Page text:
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P206. The influence of 5-ASA on thiopurines in Chinese IBD therapy

X. Gao

The First Affiliated Hospital of Sun Yat-sen University, Guangzhou, China

Aims: To evaluate the influence of 5-ASA on thiopurines in Chinese IBD patients.

Methods: 1. Retrospective study: The history records of patients attending our center from April, 2005 to April, 2010 were reviewed. Recruit criteria: integrity clinical data, duration on AZA/6-MP surpassed three months or treatment discontinued because of adverse effects, co-administrated with 5-ASA over four weeks (mesalazine 3 g/d). 2. Prospective study: Ten IBD patients were on 50 mg AZA daily for four weeks, then on combination therapy with 3 g mesalazine daily for another four weeks. 6-TGN was detected at the end of the 4th week and 8th week.

Results: 139 patients were recruited (93 males; mean age 32±13 yrs; 45 co-treated with 5-ASA and 94 on AZA alone; mean AZA dose 1.7±0.5 mg·kg−1·d−1). 36 patients developed myelotoxicity during AZA/6-MP treatment. (1) Logistic regression analysis was used to elucidate factors associated with myelotoxicity, gastrointestinal intolerance, flu-like symptoms, alopecia and hepatotoxicity. The independent variables were age, gender, disease type (CD/UC), duration on AZA treatment, thiopurine dose and type (AZA/6-MP), co-administration of 5-ASA. Co-administration of mesalazine was the only risk factor significantly associated with myelotoxicity (OR = 3.45, 95%CI 1.31–9.04). (2) 119 patients detected TPMT activity before initiation of AZA/6-MP or co-administration of 5-ASA. The TPMT activity was not significantly different between 36 patients with combination therapy and 83 patients on mono-therapy (12.8±4.7 U/ml RBC vs. 13.1±4.1 U/ml RBC, P = 0.779). The TPMT activity was also not significantly different before and after co-administration of 5-ASA (9.4±3.9 U/ml RBC vs. 10.7±3.6 U/ml RBC, P = 0.527). (3) 127 patients had detected 6-TGN at different time. 382 samples were drawn after four weeks on AZA/6-MP treatment, 73 co-treated with 5-ASA and 309 with AZA alone. ANCOVA showed median 6-TGN was significantly higher in samples co-treated with 5-ASA than those with AZA alone (384.9 pmol/8×108 RBC vs. 286.4 pmol/8×108 RBC, P = 0.00). 14 of 127 patients experienced adding or discontinuing 5-ASA during AZA stable dose treatment, and 6-TGN was higher in patients co-treated with 5-ASA than those after discontinuing 5-ASA for four weeks or before adding 5-ASA (365.8 pmol/8×108 RBC vs 225.6 pmol/8×108 RBC, P = 0.00). (4) Eight of ten patients completed the prospective study. After four weeks on 50 mg AZA daily, seven of eight patients had 6-TGN lower than 230 pmol/8×108 RBC. Then after four weeks co-treated with 3 g mesalazine daily, seven of eight patients had 6-TGN levels higher than 230 pmol/8×108 RBC, three of eight were above 420 pmol/8×108 RBC, and one developed myelotoxicity.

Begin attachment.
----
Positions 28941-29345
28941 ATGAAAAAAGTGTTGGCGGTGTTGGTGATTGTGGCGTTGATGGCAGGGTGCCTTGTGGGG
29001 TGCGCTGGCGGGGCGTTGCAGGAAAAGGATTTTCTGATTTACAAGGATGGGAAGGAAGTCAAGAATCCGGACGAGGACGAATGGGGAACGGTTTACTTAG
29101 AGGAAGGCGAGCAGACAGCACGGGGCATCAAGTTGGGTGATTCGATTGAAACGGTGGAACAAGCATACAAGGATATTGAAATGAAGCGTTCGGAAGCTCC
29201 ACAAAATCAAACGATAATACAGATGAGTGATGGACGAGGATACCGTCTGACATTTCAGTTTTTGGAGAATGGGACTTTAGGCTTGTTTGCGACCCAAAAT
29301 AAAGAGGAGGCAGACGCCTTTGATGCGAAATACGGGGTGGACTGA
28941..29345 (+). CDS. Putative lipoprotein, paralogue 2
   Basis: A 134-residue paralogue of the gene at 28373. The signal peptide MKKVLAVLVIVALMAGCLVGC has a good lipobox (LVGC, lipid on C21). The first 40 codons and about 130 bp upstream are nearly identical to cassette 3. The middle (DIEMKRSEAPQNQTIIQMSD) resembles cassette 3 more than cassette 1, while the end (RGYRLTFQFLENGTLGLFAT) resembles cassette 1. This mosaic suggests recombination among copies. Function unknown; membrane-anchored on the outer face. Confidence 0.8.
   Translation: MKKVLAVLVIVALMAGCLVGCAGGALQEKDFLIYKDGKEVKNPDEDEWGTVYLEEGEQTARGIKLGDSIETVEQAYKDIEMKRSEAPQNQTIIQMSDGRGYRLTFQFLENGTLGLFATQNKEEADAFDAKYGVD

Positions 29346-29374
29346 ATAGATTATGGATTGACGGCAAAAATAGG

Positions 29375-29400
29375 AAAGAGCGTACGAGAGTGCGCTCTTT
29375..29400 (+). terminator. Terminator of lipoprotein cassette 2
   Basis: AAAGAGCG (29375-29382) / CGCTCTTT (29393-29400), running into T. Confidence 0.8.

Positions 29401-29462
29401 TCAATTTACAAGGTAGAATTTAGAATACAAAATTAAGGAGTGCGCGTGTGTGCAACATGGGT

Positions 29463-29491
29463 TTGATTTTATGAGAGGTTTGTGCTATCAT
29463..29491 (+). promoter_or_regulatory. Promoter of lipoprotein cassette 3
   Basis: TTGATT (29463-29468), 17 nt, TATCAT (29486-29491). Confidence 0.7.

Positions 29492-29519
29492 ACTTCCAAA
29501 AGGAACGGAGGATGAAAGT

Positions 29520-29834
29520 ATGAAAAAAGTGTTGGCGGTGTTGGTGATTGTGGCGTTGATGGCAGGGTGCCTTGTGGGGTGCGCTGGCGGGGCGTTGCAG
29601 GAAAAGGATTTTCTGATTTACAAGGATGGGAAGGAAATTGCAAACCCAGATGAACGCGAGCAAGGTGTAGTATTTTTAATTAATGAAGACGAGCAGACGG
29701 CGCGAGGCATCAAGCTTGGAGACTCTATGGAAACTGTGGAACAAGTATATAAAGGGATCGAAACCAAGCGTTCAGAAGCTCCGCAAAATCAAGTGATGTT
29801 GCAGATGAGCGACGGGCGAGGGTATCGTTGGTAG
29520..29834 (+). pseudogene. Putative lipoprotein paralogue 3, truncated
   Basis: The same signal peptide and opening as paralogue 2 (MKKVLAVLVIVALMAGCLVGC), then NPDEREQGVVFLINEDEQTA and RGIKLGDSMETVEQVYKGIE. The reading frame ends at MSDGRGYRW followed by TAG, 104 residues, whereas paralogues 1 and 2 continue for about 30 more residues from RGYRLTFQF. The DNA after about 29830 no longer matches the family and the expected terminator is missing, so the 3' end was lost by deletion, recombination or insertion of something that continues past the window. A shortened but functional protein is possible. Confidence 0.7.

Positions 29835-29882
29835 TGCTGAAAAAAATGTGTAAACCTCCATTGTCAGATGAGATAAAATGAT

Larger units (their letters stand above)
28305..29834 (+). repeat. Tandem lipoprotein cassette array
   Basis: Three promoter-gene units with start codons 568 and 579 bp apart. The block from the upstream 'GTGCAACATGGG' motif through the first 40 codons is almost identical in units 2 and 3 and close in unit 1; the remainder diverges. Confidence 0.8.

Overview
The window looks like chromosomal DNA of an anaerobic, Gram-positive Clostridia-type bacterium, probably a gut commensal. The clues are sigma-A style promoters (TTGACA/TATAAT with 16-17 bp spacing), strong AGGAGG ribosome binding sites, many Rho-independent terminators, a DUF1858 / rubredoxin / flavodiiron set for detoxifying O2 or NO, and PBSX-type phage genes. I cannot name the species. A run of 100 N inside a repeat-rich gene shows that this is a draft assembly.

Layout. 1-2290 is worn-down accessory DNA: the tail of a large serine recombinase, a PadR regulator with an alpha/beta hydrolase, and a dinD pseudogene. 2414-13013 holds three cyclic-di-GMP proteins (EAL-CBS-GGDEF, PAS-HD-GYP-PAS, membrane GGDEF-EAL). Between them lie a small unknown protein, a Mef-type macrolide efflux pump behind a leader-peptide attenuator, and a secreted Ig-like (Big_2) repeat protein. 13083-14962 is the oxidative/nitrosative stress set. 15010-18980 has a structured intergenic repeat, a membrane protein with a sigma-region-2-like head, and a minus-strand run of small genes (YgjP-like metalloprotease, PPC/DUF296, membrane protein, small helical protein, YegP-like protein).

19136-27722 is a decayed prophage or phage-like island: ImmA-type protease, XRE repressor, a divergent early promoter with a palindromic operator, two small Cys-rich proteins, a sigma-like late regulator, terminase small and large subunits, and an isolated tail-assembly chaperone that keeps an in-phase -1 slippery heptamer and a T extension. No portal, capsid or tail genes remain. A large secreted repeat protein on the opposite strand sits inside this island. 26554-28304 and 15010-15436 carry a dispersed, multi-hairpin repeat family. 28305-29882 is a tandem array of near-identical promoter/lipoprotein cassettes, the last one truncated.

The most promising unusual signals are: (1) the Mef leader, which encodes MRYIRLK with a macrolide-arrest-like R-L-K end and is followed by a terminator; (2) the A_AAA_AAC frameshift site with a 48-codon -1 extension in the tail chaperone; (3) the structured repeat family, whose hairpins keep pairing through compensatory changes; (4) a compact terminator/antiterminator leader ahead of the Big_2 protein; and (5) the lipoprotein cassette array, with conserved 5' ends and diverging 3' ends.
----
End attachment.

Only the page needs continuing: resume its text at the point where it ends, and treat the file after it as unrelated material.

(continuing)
Conclusions: Co-administrated with 5-ASA may result in a higher frequency of myelotoxicity in patients with thiopurines by increasing 6-TGN levels in RBC other than TPMT pathway.

On 50 mg AZA and routine dose 5-ASA, most of the patients had 6-TGN exceed the effective threshold value. This can serve as another reference for AZA dosage adjustment in Chinese patients with or without combination of 5-ASA.